NPR Book Interview / The Culture Trip Review

December 9th | Week in Review

2016-12-09-01.png

¡Hola a todos! Winter break is about to start, so this is is my last post for this year. It is an honor for me to share all of these resources. I can’t wait to see what 2017 brings to all of us. I hope the coming holidays bring you peace, happiness, serenity, and excitement.

– Our Facebook friends Latinos in Kid Lit shared Creating a Diverse Book Legacy: Interview with Culture Chest Founder. “We are a humble startup with big dreams of promoting culture through books, toys, and other avenues.”

– Also, Lee & Low Books shared their top 5: Getting in the Winter Spirit Reading List. I
personally like the book The Girl With the Dragon Tattoo.

Continue reading

Welcoming New Writers: Valeria García

13522698_10208626697256358_5020862736627394617_o¡Saludos, y mucho gusto!

My name is Valeria and I am so excited to contribute to this amazing project! I am a Masters candidate in Latin American Studies and a second year law school student at the University of New Mexico (UNM). I am happy to work under Keira as a graduate assistant in K-12 outreach programs at the UNM Latin American and Iberian Institute. I will be your handy dandy translator of curricula for Latin American books to use in the classroom. I look forward to working for all of you and I hope that my work helps to further your goals of implementing bilingual/Latin American books in your lesson plans. I want to take this opportunity to give you some brief information about myself so you can get to know me a little better.

I am the daughter of Mexican immigrants, and although I grew up in Albuquerque I was always immersed in a deeply rich Latin American culture. Reading books like The House on Mango Street, In the Time of the Butterflies and Esperanza Rising when I was young was invaluable to me, especially because the majority of books we had to read in class did not have much Latin American influence, much less any characters that I could relate to on a cultural level.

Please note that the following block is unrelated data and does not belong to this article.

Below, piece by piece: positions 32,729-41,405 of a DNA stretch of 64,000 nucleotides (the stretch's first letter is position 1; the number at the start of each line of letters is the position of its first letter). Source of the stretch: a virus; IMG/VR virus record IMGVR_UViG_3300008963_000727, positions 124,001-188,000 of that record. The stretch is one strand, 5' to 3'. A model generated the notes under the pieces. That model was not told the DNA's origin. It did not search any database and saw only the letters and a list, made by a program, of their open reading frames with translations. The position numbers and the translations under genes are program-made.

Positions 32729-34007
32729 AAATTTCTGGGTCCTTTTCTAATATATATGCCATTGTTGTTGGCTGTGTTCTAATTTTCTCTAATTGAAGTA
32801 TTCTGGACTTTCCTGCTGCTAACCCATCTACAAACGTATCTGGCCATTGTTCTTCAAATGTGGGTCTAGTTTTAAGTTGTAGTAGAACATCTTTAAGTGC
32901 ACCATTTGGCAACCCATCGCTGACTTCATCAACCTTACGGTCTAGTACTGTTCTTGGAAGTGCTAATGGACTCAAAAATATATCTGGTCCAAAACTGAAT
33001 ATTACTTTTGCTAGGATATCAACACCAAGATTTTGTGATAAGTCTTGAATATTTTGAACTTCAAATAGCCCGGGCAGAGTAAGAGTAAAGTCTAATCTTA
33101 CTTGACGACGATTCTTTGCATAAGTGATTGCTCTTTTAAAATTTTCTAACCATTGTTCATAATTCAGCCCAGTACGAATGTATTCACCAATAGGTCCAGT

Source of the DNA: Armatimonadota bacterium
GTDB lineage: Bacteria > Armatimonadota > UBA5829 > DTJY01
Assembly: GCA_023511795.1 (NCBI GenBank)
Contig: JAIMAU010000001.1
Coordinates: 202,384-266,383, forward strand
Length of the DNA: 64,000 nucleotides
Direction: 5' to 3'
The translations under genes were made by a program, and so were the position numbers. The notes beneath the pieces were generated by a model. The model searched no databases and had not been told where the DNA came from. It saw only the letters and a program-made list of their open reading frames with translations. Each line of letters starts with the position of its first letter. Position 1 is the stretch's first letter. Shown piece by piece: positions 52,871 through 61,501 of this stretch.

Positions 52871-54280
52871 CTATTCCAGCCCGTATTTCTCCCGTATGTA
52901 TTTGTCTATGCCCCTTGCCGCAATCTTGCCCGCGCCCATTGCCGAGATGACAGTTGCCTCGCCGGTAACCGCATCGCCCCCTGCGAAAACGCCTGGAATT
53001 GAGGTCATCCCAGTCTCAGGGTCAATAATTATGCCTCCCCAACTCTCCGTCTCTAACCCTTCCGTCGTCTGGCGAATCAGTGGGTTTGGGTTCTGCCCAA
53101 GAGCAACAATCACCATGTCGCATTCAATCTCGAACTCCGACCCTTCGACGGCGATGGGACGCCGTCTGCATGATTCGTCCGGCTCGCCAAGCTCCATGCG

I decided to get my Bachelor’s degree in Spanish and Sociology from UNM, where I worked with various non-profit organizations that focus on civil rights and education for minorities. Because I have spent my life in the immigrant community, I knew that I wanted to practice immigration law. I therefore decided to apply to the dual degree graduate program that the Latin American and Iberian Institute provides, and I have been working on my Masters and JD ever since! My concentrations for my Masters degree are in human rights and political science.

An important thing to know about me is that I am incredibly passionate about the Spanish language. I am an avid believer that Spanish must be both taught and preserved in the United States, especially considering how incredibly diverse we are as a country, and how important it is to acquire some sort of bilingual education. What better way to preserve the language than by implementing culturally-rich bilingual/Latin American books in K-12 programs, right?

So, as you can imagine, my contribution to Vamos a Leer is a perfect fit for me. I am so excited to work with such a great team of faculty, students, and community members; and I am even more excited to provide you with Spanish translations to different lesson plans and serve as a general resource to you. Estoy a sus órdenes, y estoy muy agradecida por tener la oportunidad de trabajar para ustedes.

Con mucho cariño,

Valeria

 

Save

WWW: PBS Documentary – “Latino Americans”

dreamstimemaximum_13021981PBS is currently showing “Latino Americans,” a three part, six hour documentary series chronicling the “rich and varied history and experiences of Latinos, who have helped shape the United States over the last 500-plus years…”

The series presents commonly-taught moments of American history through a Latino lens. The first episode, “Foreigners in Their Own Land,” explores the early histories of California, New Mexico, and Texas—detailing the early settlements, the Alamo, California’s Bear Flag Revolt, racial violence associated with the gold rush, the encroachment of railroads on the common land holdings of New Mexico, etc…

Continue reading